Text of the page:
You’ve probably been on this planet long enough to know by now that businesses want to make money. While they might tempt us and tell us that we need something, the truth of the matter might be a bit different. And you might have realized too late that you’ve wasted your money on something you didn’t need to buy. It happens.
If it has happened to you and you’re now a dubious consumer who thinks that brands often look for ways to make money, you might be skeptical about whether the dates on condom are things you actually have to follow or whether they’re just something companies but on as some sort of ploy to make more money. Here’s the deal on why condoms have expiration dates and whether you need to follow them.
So, do I really need to pay attention to the date on condoms?
The short answer is yes you do. And no, I’m not saying that because I own a condom company or I have a friend that does. I’m thinking about your safety, girl. After all, there are some things that you don’t want to mess around with, and safe sex is one of them. Do you really want to risk STDs and pregnancy because you’re trying to get out of buying a new box of condoms? Yeah, I didn’t think so.
Why do they have expiry dates in the first place?
Nothing lasts forever. Things breakdown or become not as effective as they used to be. Beauty products are a great example of this. It’s pretty much the same philosophy with condoms. Over time, they can start to degrade, especially if they’re formulated with things such as lube and spermicide.
How long do condoms typically last?
It will vary from product to product but generally speaking condoms should last four to five years. (The expiry date should be written on the box as well as on the package of the individual condom.) And that’s in regards to manufacturing not when you open a box of condoms and start using them. Durex reports that its condoms normally have a shelf life of 5 years. But, it reports that some products have expiry dates of three to four years. If the condoms have spermicide, their expiry date will be about one to two years, according to Intelligent Mother. What’s more, there are some exceptions to the rules.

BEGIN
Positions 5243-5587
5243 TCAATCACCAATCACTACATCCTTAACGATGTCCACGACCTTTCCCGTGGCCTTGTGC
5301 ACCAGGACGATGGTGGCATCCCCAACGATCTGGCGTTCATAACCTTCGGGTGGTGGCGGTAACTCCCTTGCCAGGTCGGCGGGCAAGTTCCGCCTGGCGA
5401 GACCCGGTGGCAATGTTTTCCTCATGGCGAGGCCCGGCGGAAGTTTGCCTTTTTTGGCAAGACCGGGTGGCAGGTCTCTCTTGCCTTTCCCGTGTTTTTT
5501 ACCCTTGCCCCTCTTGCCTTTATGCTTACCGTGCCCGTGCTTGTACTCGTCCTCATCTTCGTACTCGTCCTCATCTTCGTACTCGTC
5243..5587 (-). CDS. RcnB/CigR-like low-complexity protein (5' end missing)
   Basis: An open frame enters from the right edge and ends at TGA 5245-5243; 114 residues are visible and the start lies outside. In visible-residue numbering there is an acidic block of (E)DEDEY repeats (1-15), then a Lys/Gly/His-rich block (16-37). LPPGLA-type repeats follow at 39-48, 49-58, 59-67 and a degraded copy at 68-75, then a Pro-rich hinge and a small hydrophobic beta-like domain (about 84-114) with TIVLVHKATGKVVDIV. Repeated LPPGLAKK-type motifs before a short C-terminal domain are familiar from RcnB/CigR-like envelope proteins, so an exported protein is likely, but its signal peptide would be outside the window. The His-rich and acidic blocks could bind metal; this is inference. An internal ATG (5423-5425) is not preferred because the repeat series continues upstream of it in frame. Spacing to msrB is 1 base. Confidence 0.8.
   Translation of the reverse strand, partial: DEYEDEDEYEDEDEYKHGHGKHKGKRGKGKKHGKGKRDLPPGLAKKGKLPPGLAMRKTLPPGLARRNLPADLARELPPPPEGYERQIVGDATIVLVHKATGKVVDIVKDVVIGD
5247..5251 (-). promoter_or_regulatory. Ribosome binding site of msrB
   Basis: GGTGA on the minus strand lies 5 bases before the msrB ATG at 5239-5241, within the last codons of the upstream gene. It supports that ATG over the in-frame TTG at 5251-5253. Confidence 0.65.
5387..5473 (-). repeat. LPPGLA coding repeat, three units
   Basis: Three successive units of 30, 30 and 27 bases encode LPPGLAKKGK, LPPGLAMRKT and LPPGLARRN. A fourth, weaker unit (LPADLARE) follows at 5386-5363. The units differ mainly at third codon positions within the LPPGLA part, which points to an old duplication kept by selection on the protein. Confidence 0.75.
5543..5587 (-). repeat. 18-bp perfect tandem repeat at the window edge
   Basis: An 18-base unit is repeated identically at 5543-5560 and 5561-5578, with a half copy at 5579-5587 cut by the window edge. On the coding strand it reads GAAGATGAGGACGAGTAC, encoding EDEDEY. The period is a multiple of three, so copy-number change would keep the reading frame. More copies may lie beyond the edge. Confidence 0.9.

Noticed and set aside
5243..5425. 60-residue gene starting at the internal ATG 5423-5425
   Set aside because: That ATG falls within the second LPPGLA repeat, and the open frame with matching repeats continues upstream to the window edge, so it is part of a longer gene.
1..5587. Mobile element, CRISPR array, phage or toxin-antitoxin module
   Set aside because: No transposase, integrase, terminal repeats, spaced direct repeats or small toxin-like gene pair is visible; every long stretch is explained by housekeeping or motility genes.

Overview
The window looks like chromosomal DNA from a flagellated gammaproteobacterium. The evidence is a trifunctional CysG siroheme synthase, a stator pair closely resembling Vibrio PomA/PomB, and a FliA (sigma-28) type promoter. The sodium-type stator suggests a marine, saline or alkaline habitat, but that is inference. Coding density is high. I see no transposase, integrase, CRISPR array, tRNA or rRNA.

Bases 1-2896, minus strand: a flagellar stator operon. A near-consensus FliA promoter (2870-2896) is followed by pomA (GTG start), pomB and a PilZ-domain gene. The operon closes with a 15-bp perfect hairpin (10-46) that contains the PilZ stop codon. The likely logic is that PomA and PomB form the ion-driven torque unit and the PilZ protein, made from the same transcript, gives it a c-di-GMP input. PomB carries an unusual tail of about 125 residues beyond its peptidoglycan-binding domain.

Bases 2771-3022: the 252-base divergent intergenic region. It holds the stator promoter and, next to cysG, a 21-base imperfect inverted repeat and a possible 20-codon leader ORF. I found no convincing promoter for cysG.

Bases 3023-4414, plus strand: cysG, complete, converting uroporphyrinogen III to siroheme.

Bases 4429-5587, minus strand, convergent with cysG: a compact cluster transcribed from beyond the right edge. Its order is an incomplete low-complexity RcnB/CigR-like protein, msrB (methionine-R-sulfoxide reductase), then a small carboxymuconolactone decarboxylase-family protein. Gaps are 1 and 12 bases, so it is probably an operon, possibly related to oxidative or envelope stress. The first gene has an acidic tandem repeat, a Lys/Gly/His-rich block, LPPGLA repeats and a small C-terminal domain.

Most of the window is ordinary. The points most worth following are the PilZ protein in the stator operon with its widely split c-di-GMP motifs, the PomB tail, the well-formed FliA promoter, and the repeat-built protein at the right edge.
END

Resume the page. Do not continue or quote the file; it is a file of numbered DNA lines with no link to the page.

Exceptions? What do you mean?
As you’ve probably discovered with food, expiration dates are guidelines. There are factors that can impact the life of a product so it can expire sooner or later. With condoms, storage can change how long a condom lasts. Condoms should be kept in cool, dark environments. So, if you’re keeping them somewhere hot, like say a sunny shelf in your bathroom or in your car, they likely won’t last as long as the expiration date says because heat will cause them to break down. Of course, it’s not like you can *test* a condom out to see if it’s okay, but there are things to lookout for.
How can I tell if a condom is expired?
You’re going to have to use your judgment and be aware if there any rips or holes or if it breaks when you’re opening up the package. KidsHealth.org reports that if a condom feels dry, stiff, or not very flexible when you take it out of the package, it’s time to get a new one. Same goes if it feels weirdly sticky.
Women’s Health Mag reports that using any condom (even if it’s expired) is still better than using nothing. But, as I’ve previously mentioned, using an expired one doesn’t offer as much protection against STDs and pregnancy. So, it’s in your best interests to wait until you have a new package before hooking up. Because, really, how long does it take to pop to the store to buy condoms?
Do you check the expiry date on condoms before using them? Let us know in the comments!
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